With regard to the petitioner, his convictions and sentence became final under Article 71(c)(1)(A), UCMJ, on 16 November 2010. Consequently, the decisions in Fosler and Humphries will not be retroactive in the petitioner’s case unless their application would constitute a new rule of substantive law or amount to a “watershed” rule of criminal procedure.

The new rule announced in Fosler and Humphries does not amount to a substantive change to the law. The Court’s decisions do not “necessarily carry a significant risk that a defendant stands convicted of an act that the law does not make criminal or faces a punishment that the law cannot impose upon him.” Schriro, 542 U.S. at 352. Rather, these holdings, in essence, required the Government to allege the terminal element of an Article 134, UCMJ, offense with greater specificity than had been permitted in the past. Indeed, the Fosler Court described this requirement in terms of procedural due process – “No principle of procedural due process is more clearly established than . . . notice of specific charge.” Fosler, 70 M.J. at 229.

Nor do Fosler or Humphries establish a new watershed rule of criminal procedure. Such rules are rare and apply “only to a small core of rules requiring the observance of those procedures that . . . are implicit in the concept of ordered liberty.” Graham v. Collins, 506 U.S. 461, 478 (1993) (citing Teague, 489 U.S. at 311) (internal quotation marks omitted). Such rules must “improve [the] accuracy” of criminal proceedings and “alter [the Court’s] understanding of the bedrock procedural elements essential to the fairness of [those] proceeding[s].” Sawyer v. Smith, 497 U.S. 227, 241-42 (1990) (citing Teague, 489 U.S. at 311) (internal quotation marks omitted). Further, the new procedural rule must be so “fundamental” that “without [it] the likelihood of an accurate conviction is seriously diminished.” Schriro, 542 U.S. at 352 (emphasis in the original) (citations omitted). Fosler and Humphries impose a stricter notice requirement for offenses charged under Article 134, UCMJ, but do not amount to a watershed rule of criminal procedure that requires retroactive application. Given that the military judge properly instructed the members on the terminal elements of Article 134, UCMJ, during the petitioner’s court-martial, we do not find that the “likelihood of an accurate conviction was seriously diminished.” Id.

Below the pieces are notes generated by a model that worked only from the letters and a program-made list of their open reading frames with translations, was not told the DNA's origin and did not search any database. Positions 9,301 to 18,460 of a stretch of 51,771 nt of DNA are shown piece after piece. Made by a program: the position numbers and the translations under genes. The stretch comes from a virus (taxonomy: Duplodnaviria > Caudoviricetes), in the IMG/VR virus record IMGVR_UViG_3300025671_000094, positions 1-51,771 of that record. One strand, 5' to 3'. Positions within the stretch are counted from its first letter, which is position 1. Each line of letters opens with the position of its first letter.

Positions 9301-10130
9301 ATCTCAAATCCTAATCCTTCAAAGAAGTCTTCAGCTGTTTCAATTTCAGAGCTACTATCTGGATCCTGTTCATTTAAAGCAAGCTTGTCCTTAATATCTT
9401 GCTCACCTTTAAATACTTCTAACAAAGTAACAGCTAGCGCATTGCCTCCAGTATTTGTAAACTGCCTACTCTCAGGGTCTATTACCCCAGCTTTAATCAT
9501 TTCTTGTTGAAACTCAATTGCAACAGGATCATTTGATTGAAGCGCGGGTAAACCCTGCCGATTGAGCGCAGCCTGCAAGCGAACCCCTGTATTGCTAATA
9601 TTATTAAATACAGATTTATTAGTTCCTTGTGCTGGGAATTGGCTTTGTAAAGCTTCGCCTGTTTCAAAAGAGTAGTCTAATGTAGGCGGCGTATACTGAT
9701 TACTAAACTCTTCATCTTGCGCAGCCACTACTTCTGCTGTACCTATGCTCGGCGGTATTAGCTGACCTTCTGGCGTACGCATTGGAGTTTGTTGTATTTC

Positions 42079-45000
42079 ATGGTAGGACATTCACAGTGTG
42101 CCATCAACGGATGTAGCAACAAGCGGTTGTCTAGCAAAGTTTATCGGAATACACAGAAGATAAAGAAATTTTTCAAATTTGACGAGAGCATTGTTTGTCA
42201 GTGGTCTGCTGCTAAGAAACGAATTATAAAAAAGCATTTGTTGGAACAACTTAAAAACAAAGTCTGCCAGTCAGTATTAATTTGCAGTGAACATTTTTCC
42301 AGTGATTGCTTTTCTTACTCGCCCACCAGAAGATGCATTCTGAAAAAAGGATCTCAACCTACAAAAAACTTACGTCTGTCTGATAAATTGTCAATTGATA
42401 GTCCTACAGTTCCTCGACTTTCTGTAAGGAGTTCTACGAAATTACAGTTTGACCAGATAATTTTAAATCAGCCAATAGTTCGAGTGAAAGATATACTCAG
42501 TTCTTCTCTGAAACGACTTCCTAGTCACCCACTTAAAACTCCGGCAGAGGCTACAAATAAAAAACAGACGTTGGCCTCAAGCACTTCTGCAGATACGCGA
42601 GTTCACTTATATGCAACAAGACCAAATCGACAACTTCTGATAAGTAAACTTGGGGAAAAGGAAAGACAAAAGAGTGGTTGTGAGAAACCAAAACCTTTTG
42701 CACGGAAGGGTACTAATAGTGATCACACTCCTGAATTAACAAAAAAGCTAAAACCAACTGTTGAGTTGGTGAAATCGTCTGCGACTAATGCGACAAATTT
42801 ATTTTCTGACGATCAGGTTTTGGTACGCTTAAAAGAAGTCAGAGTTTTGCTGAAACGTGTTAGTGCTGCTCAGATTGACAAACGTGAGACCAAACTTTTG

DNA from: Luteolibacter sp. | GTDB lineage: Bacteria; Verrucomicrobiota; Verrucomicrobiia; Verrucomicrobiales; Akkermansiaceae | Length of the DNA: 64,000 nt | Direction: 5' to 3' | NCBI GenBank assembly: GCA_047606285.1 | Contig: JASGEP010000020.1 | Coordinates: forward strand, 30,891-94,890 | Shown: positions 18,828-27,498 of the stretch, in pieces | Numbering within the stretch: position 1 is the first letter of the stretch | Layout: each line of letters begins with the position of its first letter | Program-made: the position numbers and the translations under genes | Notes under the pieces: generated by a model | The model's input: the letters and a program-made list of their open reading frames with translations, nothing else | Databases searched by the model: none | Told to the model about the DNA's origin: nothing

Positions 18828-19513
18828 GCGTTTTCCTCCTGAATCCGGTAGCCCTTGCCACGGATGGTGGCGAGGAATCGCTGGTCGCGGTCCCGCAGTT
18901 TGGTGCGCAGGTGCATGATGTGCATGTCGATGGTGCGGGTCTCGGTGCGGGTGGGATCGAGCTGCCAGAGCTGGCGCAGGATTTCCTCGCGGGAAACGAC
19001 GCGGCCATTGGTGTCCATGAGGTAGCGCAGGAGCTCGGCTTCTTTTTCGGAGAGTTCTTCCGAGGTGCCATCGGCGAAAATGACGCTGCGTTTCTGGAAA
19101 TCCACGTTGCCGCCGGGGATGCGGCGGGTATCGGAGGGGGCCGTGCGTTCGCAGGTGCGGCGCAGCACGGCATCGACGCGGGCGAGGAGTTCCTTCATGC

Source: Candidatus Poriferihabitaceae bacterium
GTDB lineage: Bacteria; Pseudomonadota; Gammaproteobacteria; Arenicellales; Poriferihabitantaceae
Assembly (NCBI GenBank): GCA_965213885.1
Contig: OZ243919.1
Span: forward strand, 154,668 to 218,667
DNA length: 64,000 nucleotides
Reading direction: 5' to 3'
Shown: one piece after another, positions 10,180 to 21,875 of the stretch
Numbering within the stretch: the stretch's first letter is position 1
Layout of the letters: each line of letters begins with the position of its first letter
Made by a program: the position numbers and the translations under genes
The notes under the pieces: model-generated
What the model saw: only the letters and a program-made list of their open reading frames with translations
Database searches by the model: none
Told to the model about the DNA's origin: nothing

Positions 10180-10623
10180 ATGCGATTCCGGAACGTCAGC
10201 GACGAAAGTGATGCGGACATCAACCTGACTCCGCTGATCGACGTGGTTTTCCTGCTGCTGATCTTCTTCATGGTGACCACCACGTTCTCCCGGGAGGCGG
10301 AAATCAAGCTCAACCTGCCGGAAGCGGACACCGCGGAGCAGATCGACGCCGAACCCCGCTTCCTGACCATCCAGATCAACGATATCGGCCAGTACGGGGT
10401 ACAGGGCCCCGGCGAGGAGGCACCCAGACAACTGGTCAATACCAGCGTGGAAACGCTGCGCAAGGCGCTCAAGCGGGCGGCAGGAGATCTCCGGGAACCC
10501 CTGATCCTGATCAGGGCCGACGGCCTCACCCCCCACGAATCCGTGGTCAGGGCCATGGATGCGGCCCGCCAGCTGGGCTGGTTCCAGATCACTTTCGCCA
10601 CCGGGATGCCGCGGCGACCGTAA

Calhoun v. United States, Misc. Dkt. No. 2012-01, slip op. at 4 (A.F.Ct.Crim.App. Dec 3, 2012).

6 Responses to “AFCCA finds Fosler/Humphries not retroactive to final cases, denies habeas relief”

  1. Peanut Gallery says:

    How does shifting from “fairly implied” to Schmuck not qualify as a rule that improves the accuracy of criminal proceedings?  Seems to me that all the hand-wringing and Skyfall claims by the Government and the appellate courts might make a prima facie case that the bedrock procedural elements had indeed been altered.

  2. Peanut Gallery says:

    Sorry, wrong case.  Not Schmuck, but to whatever that case was that said statutory elements must be pleaded (was it Winship?).

  3. stewie says:

    Rather, these holdings, in essence, required the Government to allege the terminal element of an Article 134, UCMJ, offense with greater specificity than had been permitted in the past.
     
    It is certainly true that not having to allege at all is less specificity than we have now, where we, you know, have to allege.
     
    “No principle of procedural due process is more clearly established than . . . notice of specific charge.”
     
    But it’s not you know, bedrock, or anything.
     

  4. Michael A says:

    Could you not make all those same arguments re: the confrontation clause and the requirement that the jury find all elements of the offense beyond a reasonable doubt?  But we know that Crawford and Ring are not watershed rules such that they are retroactive to cases on collateral review.

  5. stewie says:

    I think a rule of evidence is somewhat different from whether or not an offense states an offense.

    I think it also compelling that the court in Folser said, hey this has been the rule forever, don’t know why you guys haven’t been following it.

    Crawford (and Ring) were, this is what the rule should have been forever, so change it.

  6. stewie says:

    whether or not a charge states an offense.